Skip to main content

Asthma characteristics and biomarkers from the Airways Disease Endotyping for Personalized Therapeutics (ADEPT) longitudinal profiling study



Asthma is a heterogeneous disease and development of novel therapeutics requires an understanding of pathophysiologic phenotypes. The purpose of the ADEPT study was to correlate clinical features and biomarkers with molecular characteristics, by profiling asthma (NCT01274507). This report presents for the first time the study design, and characteristics of the recruited subjects.


Patients with a range of asthma severity and healthy non-atopic controls were enrolled. The asthmatic subjects were followed for 12 months. Assessments included history, patient questionnaires, spirometry, airway hyper-responsiveness to methacholine, fractional exhaled nitric oxide (FENO), and biomarkers measured in induced sputum, blood, and bronchoscopy samples. All subjects underwent sputum induction and 30 subjects/cohort had bronchoscopy.


Mild (n = 52), moderate (n = 55), severe (n = 51) asthma cohorts and 30 healthy controls were enrolled from North America and Western Europe. Airflow obstruction, bronchodilator response and airways hyperresponsiveness increased with asthma severity, and severe asthma subjects had reduced forced vital capacity. Asthma control questionnaire-7 (ACQ7) scores worsened with asthma severity. In the asthmatics, mean values for all clinical and biomarker characteristics were stable over 12 months although individual variability was evident. FENO and blood eosinophils did not differ by asthma severity. Induced sputum eosinophils but not neutrophils were lower in mild compared to the moderate and severe asthma cohorts.


The ADEPT study successfully enrolled asthmatics across a spectrum of severity and non-atopic controls. Clinical characteristics were related to asthma severity and in general asthma characteristics e.g. lung function, were stable over 12 months. Use of the ADEPT data should prove useful in defining biological phenotypes to facilitate personalized therapeutic approaches.


Asthma is a highly-prevalent heterogeneous disease characterized by variable airflow obstruction with cough, dyspnea and wheezing. Patients are also at risk of exacerbations which may lead to hospitalization and in rare circumstances death. While there are many proposed asthma phenotypes, the underlying biology of these phenotypes remains poorly understood.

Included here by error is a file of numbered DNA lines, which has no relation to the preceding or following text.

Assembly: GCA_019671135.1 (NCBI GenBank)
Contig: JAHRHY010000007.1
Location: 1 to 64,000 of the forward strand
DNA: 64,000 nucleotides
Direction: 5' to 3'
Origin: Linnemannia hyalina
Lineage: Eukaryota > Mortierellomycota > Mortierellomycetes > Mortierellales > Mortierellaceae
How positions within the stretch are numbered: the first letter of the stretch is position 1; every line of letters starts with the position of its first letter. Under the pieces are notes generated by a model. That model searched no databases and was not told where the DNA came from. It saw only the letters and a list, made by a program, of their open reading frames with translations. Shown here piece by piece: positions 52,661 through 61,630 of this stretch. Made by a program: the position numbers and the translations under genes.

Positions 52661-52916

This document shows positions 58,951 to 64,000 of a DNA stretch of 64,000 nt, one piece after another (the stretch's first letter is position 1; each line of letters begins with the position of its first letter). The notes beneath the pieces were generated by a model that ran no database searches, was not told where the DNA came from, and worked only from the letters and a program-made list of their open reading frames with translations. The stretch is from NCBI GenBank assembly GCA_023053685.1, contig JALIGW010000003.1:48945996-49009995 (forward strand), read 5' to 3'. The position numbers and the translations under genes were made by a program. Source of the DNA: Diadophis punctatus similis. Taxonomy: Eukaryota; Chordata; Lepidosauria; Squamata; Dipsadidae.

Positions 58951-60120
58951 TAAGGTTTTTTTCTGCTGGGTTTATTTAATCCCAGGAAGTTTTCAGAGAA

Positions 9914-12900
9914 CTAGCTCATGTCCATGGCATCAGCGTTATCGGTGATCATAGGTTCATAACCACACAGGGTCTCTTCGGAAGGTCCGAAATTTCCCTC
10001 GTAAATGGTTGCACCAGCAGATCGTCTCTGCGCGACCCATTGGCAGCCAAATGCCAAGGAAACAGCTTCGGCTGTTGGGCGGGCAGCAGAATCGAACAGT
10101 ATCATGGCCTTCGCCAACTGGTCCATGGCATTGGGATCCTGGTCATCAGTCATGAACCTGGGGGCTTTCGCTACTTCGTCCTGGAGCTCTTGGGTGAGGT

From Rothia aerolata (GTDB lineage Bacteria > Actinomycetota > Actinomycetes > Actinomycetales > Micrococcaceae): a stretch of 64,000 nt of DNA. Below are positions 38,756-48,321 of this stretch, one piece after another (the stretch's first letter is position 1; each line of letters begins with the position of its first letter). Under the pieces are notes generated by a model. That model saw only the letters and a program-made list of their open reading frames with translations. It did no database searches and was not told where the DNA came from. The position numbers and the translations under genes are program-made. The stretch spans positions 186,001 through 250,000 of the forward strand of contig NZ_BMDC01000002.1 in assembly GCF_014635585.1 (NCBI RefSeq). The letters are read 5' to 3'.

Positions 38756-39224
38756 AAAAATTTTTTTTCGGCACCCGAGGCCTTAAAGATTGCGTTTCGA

A subset of the asthma population has severe asthma, sometimes termed refractory asthma [1], which is incompletely responsive to currently available therapies. In combination with bronchodilators, the most effective therapies for asthma are anti-inflammatory in their action including most notably inhaled corticosteroids (ICS) and the monoclonal antibody (MAb) omalizumab (anti-IgE) [2]. Recently, MAb’s against interleukin- 4 (IL-4) receptor (IL-4R) [3], IL- 5 [4, 5], and IL-13 [6] have demonstrated efficacy by improving lung function and reducing exacerbations when administered in addition to standard therapies in severe asthma. Highlighting the importance of phenotyping, these therapeutics have enhanced efficacy in subjects selected using eosinophil- or type 2 immunity- associated markers e.g. serum periostin (POSTN), sputum and blood eosinophils (spEOS, bEOS), serum IgE (sIgE), and the fractional concentration of exhaled nitric oxide (FENO).

Airway inflammation, airflow obstruction, and airway hyper-responsiveness (AHR) represent major components of asthma pathophysiology [7]. Different inflammatory pathways may explain why most therapies are only effective in a subset of patients. Accordingly, diagnostic biomarkers are needed to appropriately classify patients and enable selection of a more targeted therapy for each phenotype. Such biomarkers are most easily assessed for clinical purposes in blood, exhaled breath, or urine. Other sampling methods such as induced sputum (IS) and bronchoscopy are only available in specialized centers. Response to ICS, for example, can be predicted by FENO [8], spEOS [9] and a 3-gene signature (CLCA1, POSTN, and serpinB2) in epithelial brushings [10].